All of the hype over solid state drives (SSDs) for the 2012 Christmas season was met with disappointment as prices stayed high and demand stayed low. Moving into 2013, the demand was expected to increase but again, there was disappointment. Many wondered when this scenario would change…and it looks like it has. Features such as HD video content, shared data via the cloud, and low power consumption remain prominent based on consumer demand.
Product demand is shifting in today’s SSD market. Intel has been a long-standing leader, providing universal products that can easily be spec'ed in builds. However, at their price points, manufacturers like Toshiba and Samsung started providing less-expensive options that could usually be substituted for the Intel models. Recently, as Intel pulled their NAND into a more vertical supply chain, shortages have occurred with their new lines of SSDs containing Intel NAND and new SATA technology.
The recent jump in demand for SSDs has grabbed the attention of IBM. Last month, the technology and consulting company announced that they plan to invest $1 billion in research and development of flash memory. The belief is that flash memory is the solution to the battle of corporate servers to keep pace with the data usage of smartphones and tablets. Back in February, we reviewed the 2012 year for server and storage companies. As we saw at that time, SSDs could easily find a new home in the server market.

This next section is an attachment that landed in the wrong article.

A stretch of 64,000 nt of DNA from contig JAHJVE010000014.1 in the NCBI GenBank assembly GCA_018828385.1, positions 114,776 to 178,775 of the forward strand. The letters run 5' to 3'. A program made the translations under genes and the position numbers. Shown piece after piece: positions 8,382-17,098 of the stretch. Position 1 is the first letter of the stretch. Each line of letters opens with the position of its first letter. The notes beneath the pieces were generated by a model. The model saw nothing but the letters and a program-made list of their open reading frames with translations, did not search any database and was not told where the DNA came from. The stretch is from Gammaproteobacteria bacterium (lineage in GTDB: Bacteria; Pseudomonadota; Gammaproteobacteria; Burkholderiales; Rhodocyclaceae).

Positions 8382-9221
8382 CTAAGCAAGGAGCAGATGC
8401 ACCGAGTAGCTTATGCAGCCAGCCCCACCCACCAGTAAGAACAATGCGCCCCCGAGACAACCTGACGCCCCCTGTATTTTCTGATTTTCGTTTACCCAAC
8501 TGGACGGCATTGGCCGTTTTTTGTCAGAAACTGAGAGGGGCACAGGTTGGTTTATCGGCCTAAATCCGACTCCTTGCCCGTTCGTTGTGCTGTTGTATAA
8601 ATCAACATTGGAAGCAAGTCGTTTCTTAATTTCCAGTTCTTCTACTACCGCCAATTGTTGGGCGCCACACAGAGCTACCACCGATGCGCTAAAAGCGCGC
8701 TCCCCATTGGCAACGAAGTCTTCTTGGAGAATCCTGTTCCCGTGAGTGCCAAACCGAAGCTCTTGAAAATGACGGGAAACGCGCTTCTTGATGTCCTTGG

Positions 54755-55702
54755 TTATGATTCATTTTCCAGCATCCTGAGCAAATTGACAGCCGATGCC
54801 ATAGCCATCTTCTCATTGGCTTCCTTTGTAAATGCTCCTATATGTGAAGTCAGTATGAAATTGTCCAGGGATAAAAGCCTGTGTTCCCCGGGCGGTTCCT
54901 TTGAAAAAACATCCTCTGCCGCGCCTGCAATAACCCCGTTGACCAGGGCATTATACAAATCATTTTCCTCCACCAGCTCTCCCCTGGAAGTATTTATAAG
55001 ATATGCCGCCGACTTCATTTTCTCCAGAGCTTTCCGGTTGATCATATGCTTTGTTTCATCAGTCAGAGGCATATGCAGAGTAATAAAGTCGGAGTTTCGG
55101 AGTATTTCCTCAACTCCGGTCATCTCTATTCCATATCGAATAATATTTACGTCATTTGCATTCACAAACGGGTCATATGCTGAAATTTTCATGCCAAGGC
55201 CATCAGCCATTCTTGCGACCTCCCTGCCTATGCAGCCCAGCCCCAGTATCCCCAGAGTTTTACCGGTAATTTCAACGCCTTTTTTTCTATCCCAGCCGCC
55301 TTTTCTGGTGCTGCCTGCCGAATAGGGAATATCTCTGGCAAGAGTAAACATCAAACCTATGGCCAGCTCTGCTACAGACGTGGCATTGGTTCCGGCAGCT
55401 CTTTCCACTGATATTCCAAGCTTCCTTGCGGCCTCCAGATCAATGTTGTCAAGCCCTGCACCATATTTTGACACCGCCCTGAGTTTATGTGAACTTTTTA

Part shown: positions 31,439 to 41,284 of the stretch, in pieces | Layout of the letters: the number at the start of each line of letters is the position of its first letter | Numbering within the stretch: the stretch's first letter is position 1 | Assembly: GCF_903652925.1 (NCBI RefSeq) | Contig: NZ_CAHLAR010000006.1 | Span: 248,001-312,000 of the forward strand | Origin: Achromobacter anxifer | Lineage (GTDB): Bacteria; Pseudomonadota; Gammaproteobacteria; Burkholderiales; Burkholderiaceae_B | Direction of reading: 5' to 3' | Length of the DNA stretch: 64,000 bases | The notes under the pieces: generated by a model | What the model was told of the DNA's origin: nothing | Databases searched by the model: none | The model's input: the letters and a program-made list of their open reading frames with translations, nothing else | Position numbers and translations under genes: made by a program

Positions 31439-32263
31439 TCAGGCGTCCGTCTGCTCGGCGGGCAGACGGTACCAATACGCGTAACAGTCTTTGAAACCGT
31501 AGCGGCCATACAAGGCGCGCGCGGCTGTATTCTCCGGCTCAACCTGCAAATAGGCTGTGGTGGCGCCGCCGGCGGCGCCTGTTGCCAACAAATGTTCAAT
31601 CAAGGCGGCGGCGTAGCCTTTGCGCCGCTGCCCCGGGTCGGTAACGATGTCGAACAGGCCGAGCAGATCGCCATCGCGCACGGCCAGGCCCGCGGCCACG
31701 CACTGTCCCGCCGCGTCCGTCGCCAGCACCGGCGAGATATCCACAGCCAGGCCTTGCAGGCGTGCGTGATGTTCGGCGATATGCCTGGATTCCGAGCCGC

With all of the attention on SSDs, it is easy to forget about the other, ever-expanding product categories that rely on NAND flash memory. Smartphones are expected to fulfill 26% of the NAND market in 2013 based on forecasts that smartphones will be the majority (56%) of total cellphone shipments. Other fast-growing segments are tablet PCs and HHP devices (handheld players); last year, 117 million units shipped from this segment. In 2013, shipments are expected to increase year-over-year by about 43%, to reach 167 million units.
It looks like the clouds are clearing for NAND, at least for the meantime. This non-volatile type of memory rides a very volatile wave in its own market, yet continues to play a major role in three of the largest electronics segments.